Thursday, October 21, 2010

Pumpkin in the Paunch (Marin IJ)

The devilish debauchery is done. Candy wrappers litter the living room and cobwebs cover the corridors. Pumpkins seeds party in the green bin and ghoulish mascara smears the face. It is late Halloween night and if you are like me, there is hell to be paid. If history is any indication, post-Halloween will mean a trick-or-tummy – a pop-pop, fiz-fiz, oh what an abdominal pain it is. I do indeed have an avid sweet tooth and hence many Halloweens past have left me feeling like I have a Jack O’Lantern in the innards. There are surely many others out there who have experienced something similar. Ostensibly, Halloween candy is for children, but in reality many adults take liberties. In fact, according to the National Confectioners Association, an estimated 90% of parents “sneak” some goodies from their children’s treat bags. And, even if you can avoid the sneak attack on the candy bag, there are way too many adult-oriented treats to resist! Consider this entry on…

“On Halloween I invited friends to ‘stop by.’ Not knowing how many would come and how much they would want to eat, I had way too much food to finish. All by myself. I had pigs in a blanket, shrimp, jalapeno poppers, taco dip, wings, chips and dip, cheese and crackers. Then there was pumpkin pie and pumpkin cookies. Not to mention obscene amounts of Halloween candy. I ate and ate until my tummy was aching and then I ate some more. The result was one huge monster tummy with an ache to match.”

Sounds familiar? If it hasn’t happened at Halloween, maybe it has been post-Thanksgiving or a Super Bowl celebration gone a-gorging. There are many variations on this post-feast malaise, with a number of medical terms to match; dyspepsia, abdominal colic and borborygmos (this is my personal favorite and refers to audible gurgling in the bowel). Regardless of the terminology, those whose eyes are bigger than their stomachs are often desperate for treatment. Acknowledging the obvious (that prudent prevention is the best medicine), the following are some recommendations, based on the degree of discomfort.

One Groan. Ouch, the candy corn blew up in your gut. Here are some simple steps towards relief; sipping warm water with lemon or ginger mixed in. Or try honey and cinnamon, perhaps blended with yogurt. A brisk walk around the block might help (but skip the trick or treating this time). If the walk doesn’t work, try a heating pad or a gentle clockwise belly massage.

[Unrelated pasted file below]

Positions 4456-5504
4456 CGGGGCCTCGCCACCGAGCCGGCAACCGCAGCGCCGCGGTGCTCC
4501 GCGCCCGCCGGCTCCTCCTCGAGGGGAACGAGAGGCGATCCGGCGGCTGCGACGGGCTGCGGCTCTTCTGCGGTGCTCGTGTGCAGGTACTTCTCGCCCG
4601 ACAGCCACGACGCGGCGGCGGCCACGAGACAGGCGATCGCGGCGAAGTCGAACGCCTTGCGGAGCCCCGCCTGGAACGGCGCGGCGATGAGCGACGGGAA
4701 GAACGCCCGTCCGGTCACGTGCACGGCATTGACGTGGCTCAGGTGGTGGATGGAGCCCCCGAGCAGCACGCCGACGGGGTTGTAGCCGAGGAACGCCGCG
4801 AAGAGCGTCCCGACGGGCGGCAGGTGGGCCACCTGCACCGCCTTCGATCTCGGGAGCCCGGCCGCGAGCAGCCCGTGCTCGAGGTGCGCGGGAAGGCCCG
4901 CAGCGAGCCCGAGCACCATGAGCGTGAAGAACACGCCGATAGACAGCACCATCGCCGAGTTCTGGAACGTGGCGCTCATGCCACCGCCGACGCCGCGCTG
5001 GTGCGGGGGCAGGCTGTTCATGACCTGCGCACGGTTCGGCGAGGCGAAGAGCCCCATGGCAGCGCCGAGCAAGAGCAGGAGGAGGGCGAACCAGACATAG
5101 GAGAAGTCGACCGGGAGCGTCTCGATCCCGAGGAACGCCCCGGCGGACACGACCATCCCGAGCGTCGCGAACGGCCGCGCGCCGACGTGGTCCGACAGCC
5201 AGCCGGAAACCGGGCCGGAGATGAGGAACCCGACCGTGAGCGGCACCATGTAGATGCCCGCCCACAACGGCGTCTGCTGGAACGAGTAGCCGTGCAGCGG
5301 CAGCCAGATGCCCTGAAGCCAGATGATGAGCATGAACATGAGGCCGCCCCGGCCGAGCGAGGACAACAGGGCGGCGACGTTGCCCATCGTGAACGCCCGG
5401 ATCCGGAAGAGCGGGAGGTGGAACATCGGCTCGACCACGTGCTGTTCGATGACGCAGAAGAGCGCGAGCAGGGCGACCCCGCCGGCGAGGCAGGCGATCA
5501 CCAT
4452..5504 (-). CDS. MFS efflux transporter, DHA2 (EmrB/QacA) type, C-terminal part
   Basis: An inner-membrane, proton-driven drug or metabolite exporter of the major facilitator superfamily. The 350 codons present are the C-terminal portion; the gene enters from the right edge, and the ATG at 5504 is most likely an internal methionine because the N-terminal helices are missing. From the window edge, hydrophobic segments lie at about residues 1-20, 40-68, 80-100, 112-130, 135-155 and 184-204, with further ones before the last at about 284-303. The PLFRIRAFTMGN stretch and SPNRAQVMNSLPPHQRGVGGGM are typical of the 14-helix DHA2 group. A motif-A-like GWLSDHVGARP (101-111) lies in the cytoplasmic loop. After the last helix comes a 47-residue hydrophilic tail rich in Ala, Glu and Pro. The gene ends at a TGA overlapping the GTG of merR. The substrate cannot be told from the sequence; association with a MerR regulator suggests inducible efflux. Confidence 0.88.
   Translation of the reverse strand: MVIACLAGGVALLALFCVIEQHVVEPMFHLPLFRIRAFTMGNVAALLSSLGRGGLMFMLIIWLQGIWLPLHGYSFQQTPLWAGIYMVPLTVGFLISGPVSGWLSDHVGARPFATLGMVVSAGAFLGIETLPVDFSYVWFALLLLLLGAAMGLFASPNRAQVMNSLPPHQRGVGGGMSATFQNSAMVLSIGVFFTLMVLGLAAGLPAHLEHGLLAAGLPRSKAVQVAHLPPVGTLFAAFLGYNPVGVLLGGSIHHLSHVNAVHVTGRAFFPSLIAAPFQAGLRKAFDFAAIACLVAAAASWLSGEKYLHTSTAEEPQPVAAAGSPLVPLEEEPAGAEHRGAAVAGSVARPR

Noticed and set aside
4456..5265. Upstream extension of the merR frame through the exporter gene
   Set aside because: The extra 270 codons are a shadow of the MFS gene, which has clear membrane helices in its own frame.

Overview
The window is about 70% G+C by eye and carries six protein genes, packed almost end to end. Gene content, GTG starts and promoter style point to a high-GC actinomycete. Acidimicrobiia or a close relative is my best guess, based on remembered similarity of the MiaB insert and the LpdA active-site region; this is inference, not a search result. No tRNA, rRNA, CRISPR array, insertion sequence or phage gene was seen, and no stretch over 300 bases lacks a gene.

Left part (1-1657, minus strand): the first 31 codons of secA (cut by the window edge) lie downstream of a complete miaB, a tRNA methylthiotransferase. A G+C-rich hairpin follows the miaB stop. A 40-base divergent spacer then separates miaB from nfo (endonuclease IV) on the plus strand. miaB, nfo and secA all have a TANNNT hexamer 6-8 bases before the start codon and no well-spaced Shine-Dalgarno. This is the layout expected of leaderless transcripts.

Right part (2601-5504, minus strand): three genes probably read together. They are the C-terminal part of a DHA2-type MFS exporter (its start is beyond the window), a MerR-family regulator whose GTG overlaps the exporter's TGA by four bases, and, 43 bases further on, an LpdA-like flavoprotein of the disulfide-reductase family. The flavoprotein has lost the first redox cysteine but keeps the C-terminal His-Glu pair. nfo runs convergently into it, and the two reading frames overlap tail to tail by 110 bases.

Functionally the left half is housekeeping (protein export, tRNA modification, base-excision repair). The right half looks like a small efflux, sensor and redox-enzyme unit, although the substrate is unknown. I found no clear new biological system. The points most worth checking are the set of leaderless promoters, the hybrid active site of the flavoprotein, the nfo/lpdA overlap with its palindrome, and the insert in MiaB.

Two Groans. That caramel apple is on fire! Now might be a good time to consider medicating. There are numerous over-the-counter options and your choice will depend on your symptoms. For a sour stomach, try Tums, Maalox and/or famotidine (Pepcid). For excessive gassiness, try simethicone (Gas-X). For looseness from below, loperamide (Imodium) is worth a shot. And finally, for a repeated pattern of reflux, talk to your doctor about starting a course of omeprazole (Prilosec).

Three groans. This is getting severe. At this point, it is time to consider whether something more serious is going. Heart attacks sometimes present as upset stomachs without chest pain, and there are plenty of potentially life-threatening abdominal conditions that are associated with bloating and cramping. Some clues that the post-feast beast in the gut needs medical evaluation include; fever, dizziness, chest or neck pain, repeated vomiting, bloody or black stool, a hard or rigid belly, or one that is tender in a particular spot. Don’t follow the stoic example of Harry Houdini, who ignored an ache in his right lower abdomen for several days before seeing the doctor. He died from a ruptured appendix on October 31st, 1926.

Most belly pain gets better on its own, and the chances are pretty good that the pumpkin in your paunch will soon pass. But, take this opportunity to make a resolution for the next holiday. Think smaller portions, less booze and some exercise. For the kiddos (and for parents who can’t fight temptation), consider Halloween toys rather than candy. Believe it or not, this choice has been scientifically studied, and kids choose small toys just as often as they choose chocolate. The same, however, is not necessarily true for adults, so it is best to have some ginger ready to go.

Follow the Herd (Marin IJ - Dr. Goel)

This week, our guest columnist is back – discussing “herd immunity.” This important public health concept is often mentioned in the media, but it’s rarely explained in depth. So, here to remedy this situation is Anju Goel, MD, MPH, the Deputy Public Health Officer for the Marin County Department of Health and Human Services…

You’ve probably seen the advertisements on public buses and in movie theatres in Marin: “Herd Immunity…Join the Herd! Build Community Immunity!” The ads encourage you to get immunized as a double whammy against disease: 1) to protect you, the individual, and 2) to protect the community.